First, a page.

People who need to use a wheelchair due to a progressive muscle-wasting disease like Duchenne or ALS will at some stage lose the muscle strength needed to raise their own arms. This turns even simple actions, such as holding a glass of water, into insurmountable problems.
“With a moveable arm support, these people can regain some of their independence,” tells PhD candidate Bob van Ninhuijs in the lab of Electromechanics and Power Electronics. “As yet this support is powered by a mechanical spring that provides the power the individual can no longer generate. But at some point, as the muscles deteriorate further, this becomes insufficient.”
A sophisticated, electronically controlled robotic arm would offer a way forward for patients with an advanced muscle-wasting disease. Van Ninhuijs was tasked with creating some kind of shoulder joint for this robotic arm, a joint that would give the arm to which it is attached the necessary freedom of movement.
“The elbow too must be able to move, but that can be achieved with a regular electric motor,” he says. “Simulating a shoulder joint is a trickier proposition because it is a ball-and-socket joint. Moreover, much of the force generated by the arm is exerted on this joint; the main challenge was to make the joint strong enough yet also energy efficient, because you want to run the robotic arm off the wheelchair's battery, which is likely also running a respirator. That battery's power needs to last for at least a day.”
The unique design has been patented
Most energy is spent in working against gravity. This prompted Van Ninhuijs to design a magnetic combination for the interior of the joint: a magnetic 'ball' that fits in a magnetic ‘socket’. By choosing the direction of these permanent magnetic fields wisely, he was able to have the joint move freely in the horizontal plane, whereas in the vertical plane the magnetic forces compensate for gravity. The PhD candidate says the design is unique and has been patented.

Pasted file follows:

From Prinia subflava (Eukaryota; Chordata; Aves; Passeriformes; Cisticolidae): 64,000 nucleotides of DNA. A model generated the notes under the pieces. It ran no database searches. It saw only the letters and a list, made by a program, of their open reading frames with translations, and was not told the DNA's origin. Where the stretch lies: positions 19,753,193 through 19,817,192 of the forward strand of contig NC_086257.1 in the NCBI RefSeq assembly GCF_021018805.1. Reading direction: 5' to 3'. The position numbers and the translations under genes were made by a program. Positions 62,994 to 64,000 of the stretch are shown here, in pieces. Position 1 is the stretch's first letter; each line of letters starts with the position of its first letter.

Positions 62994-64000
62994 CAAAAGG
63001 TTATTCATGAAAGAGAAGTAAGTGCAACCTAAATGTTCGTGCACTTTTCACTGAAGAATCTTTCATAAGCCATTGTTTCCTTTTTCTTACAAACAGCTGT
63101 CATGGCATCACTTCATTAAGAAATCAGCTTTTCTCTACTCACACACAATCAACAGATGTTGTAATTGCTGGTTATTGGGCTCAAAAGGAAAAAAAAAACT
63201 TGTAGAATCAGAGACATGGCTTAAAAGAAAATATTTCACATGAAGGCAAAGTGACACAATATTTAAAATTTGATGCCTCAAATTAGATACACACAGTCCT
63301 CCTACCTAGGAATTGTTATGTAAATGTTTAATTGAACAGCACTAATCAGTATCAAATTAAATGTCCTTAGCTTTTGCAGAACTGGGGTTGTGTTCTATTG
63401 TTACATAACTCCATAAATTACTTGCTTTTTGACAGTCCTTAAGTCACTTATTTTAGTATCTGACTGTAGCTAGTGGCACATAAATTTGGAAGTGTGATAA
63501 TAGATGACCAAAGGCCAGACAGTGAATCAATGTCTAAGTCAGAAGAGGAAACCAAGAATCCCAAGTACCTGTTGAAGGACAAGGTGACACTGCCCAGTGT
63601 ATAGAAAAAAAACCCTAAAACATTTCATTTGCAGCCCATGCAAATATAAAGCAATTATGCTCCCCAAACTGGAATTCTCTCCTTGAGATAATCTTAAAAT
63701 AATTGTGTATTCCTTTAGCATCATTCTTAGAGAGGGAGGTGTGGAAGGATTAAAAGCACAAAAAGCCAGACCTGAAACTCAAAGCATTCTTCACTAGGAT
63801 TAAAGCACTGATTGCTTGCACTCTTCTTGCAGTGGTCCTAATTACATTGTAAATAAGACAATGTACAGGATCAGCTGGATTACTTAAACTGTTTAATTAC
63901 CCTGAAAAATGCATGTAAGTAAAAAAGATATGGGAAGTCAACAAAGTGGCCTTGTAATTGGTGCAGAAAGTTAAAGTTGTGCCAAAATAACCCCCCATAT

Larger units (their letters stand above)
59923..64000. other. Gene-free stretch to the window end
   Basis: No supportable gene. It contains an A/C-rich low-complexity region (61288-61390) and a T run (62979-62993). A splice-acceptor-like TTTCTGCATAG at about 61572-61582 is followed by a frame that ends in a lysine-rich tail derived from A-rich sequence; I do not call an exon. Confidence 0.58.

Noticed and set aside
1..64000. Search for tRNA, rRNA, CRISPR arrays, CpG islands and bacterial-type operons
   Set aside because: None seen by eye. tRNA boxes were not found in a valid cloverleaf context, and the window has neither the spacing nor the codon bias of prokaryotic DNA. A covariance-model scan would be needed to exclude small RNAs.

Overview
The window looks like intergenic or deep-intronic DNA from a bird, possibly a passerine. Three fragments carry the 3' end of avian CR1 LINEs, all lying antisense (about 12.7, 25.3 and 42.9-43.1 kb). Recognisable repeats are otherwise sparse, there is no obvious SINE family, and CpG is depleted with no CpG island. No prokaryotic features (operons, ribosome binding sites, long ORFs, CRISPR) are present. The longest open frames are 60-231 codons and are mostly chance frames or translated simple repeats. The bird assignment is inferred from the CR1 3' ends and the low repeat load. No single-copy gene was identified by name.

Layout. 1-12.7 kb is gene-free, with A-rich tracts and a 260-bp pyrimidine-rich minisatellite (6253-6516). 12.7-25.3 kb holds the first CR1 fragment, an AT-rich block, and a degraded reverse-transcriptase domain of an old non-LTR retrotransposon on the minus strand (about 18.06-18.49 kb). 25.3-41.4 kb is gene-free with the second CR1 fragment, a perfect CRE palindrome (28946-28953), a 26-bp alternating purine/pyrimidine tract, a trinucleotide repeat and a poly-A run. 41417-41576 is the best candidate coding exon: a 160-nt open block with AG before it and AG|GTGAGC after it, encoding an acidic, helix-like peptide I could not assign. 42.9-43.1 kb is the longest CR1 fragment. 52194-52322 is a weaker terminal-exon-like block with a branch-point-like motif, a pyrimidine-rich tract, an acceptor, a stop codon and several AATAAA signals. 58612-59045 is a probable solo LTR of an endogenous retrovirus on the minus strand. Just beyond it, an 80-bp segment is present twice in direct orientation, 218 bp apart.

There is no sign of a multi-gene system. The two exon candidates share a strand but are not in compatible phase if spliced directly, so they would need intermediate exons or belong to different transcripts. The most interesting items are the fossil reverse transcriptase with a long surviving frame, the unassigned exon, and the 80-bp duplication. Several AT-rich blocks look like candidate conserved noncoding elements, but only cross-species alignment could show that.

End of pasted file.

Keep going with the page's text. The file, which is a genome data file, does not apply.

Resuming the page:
Surrounding the magnetic core, Van Ninhuijs made a second ball-and-socket joint, again with a permanent magnetic ball and this time a socket with coils - electromagnets capable of supporting active movements in a particular direction. “This requires relatively little power. If we had also compensated for gravity with electromagnets, the joint would need ten times as much energy.”
The PhD candidate has not yet got as far as actively controlling the joint. So he hopes his work will be continued. “My research is part of a larger project with various partners, so I'm hopeful this will happen.” In the unlikely event that his invention does not reach muscle patients, he foresees another future for his magnetic gravity compensation. “The principle is much more broadly applicable. Certainly in industry; for example in robot welding.”